Our head brewer Rusty Packer loves hops and Italy and the Grateful Dead. Introducing…Streets of Rome!
An Italian-style pilsner, Streets of Rome references the Bob Dylan song “When I Paint my Masterpiece”:
Oh, the streets of Rome are filled with rubble
Ancient footprints are everywhere
You can almost think that you’re seein’ double
On a cold, dark night on the Spanish stairs
Before he became a brewer, Rusty was a chef, living in Berkeley and cooking for the famous restaurant Chez Panisse. He took an internship cooking in Italy, and to prepare he took a weekly Italian class to learn the language. Every week on his way to class, he would listen to the Grateful Dead’s version of “Paint My Masterpiece.”
Fast forward to Rusty’s summer in Rome, where he spent four months cooking, eating, and drinking. But wait, you’re asking, when do we get to the beer?
We’ll let Rusty take it from here…
“I drowned myself in pizzas, pastas, and porchetta, but I couldn’t stop thinking about my homebrew equipment back in Berkeley. All I really wanted to do was brew. Ironically, Italy and I were both experiencing a similar renaissance….for brewing!
At the time, demand for flavorless imported lagers was dissipating, and the craft beer scene in Italy was emerging in a similar way that it had in America few decades before. I found this killer beer bar in the nearby neighborhood of Trastevere where I could try what Italy was creating.
Unfortunately, the local breweries had a bit of an identity crisis going on, and I usually had to settle for German pilsners and Belgian sours that don’t come to the states. Cry me a river, right? Birrificio Italiano’s Tipopils, the original Italian pilsner, was in its adolescent days and I’m sure I had a few, but at the time I was craving that dank piney IPA of California.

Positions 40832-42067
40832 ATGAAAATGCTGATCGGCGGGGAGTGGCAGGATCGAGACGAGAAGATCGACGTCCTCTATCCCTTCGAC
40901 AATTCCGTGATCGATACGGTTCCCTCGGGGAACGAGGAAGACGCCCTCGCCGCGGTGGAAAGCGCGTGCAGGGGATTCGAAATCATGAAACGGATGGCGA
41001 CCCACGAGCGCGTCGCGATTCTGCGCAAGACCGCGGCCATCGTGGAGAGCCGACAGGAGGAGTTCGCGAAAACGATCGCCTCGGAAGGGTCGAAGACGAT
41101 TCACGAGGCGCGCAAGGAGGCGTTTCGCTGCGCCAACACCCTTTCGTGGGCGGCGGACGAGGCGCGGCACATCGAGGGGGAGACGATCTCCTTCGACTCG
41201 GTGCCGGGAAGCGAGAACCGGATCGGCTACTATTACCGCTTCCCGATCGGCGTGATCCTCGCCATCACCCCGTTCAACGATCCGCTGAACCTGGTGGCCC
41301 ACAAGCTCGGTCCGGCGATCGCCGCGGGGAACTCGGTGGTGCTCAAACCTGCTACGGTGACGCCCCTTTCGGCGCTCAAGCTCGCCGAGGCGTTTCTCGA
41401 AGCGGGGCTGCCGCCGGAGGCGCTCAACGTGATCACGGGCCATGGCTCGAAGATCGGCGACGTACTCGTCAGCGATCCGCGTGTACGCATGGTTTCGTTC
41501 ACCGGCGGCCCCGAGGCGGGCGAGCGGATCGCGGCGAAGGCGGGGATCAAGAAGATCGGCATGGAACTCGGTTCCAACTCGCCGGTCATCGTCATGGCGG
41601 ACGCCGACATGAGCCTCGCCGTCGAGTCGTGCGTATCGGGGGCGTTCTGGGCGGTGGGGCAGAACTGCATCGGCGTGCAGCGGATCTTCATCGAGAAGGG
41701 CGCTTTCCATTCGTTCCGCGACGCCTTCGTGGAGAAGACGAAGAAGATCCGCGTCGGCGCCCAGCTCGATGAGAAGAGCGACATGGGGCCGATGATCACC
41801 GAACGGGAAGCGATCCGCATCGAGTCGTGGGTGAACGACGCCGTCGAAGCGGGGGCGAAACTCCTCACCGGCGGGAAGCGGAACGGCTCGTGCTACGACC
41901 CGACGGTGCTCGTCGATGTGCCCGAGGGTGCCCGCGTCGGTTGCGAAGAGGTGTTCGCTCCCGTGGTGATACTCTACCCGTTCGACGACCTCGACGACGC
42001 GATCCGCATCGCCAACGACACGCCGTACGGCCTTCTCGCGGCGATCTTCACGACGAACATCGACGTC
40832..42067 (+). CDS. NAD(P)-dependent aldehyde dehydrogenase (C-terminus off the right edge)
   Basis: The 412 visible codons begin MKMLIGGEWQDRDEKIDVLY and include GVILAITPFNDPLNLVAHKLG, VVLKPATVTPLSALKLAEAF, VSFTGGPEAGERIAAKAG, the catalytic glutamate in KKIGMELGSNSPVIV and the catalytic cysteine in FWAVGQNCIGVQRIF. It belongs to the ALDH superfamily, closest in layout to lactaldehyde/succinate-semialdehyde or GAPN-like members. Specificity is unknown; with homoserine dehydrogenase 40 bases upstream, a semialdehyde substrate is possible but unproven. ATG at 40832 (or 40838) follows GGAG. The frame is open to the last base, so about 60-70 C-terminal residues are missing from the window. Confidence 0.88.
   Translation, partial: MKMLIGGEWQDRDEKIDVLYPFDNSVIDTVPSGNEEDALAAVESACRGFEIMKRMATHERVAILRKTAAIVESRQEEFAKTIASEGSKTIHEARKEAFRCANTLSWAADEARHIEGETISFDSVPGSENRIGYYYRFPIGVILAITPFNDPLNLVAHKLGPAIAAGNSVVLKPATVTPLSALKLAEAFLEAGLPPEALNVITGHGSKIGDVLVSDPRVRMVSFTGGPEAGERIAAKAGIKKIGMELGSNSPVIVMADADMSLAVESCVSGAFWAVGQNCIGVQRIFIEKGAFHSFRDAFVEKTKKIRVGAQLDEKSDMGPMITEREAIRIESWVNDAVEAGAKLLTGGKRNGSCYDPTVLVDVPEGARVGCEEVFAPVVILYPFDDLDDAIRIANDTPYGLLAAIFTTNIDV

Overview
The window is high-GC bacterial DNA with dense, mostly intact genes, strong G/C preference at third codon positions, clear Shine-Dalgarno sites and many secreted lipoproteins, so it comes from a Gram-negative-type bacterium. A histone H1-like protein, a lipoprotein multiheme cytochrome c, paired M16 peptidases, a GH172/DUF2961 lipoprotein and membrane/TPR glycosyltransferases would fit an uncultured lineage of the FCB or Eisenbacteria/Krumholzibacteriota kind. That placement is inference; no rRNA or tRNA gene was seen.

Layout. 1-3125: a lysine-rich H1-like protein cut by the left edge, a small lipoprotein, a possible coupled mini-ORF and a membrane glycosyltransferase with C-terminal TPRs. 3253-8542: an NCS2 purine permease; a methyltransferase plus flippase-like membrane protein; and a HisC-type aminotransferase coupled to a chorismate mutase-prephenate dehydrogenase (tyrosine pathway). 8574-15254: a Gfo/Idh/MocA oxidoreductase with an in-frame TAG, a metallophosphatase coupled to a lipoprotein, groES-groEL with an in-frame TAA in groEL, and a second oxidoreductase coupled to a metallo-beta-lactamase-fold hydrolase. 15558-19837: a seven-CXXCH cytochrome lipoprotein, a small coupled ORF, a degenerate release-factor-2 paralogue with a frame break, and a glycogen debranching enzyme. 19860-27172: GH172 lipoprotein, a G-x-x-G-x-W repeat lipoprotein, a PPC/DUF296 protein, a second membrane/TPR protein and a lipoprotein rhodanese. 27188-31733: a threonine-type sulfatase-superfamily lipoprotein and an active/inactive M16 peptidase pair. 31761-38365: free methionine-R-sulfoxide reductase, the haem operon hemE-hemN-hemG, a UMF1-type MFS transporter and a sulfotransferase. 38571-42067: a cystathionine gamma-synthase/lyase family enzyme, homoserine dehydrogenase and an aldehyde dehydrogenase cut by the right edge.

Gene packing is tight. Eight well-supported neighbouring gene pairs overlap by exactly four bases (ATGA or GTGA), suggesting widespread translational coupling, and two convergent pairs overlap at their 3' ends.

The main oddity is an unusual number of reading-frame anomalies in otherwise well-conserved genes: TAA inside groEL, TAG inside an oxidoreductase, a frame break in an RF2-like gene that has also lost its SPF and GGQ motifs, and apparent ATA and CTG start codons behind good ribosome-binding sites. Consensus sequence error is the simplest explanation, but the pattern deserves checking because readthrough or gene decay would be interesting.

So, I went home, kept homebrewing, and found a part time job in a brewery. Eventually I put away my knives, moved to Maine, and have been making beer with Sebago ever since. I never looked back, but luckily neither did Italy and those breweries now have a style of beer to call their own.
Since then, Firestone Walker’s Matt Brynildson and Tim Adams of Oxbow Brewing made their way to Italy and were so inspired by Tipopils that they came back to introduce this style to us thirsty hop-hungry Americans. Grazie to all the brewers, Italian and American, for popularizing a style of beer that has allowed for me to come full circle in this fifteen plus year long journey of mine.”
Stylistically, Italian pilsners are a hop-forward, less malty version of a German pilsner, with the addition of some restrained dry hopping, which is uncommon in the world of pilsners. According to Rusty: “As with most culinary applications in Italy, balance and simplicity remain key factors, so the hops come from only classic German or Czech varieties.”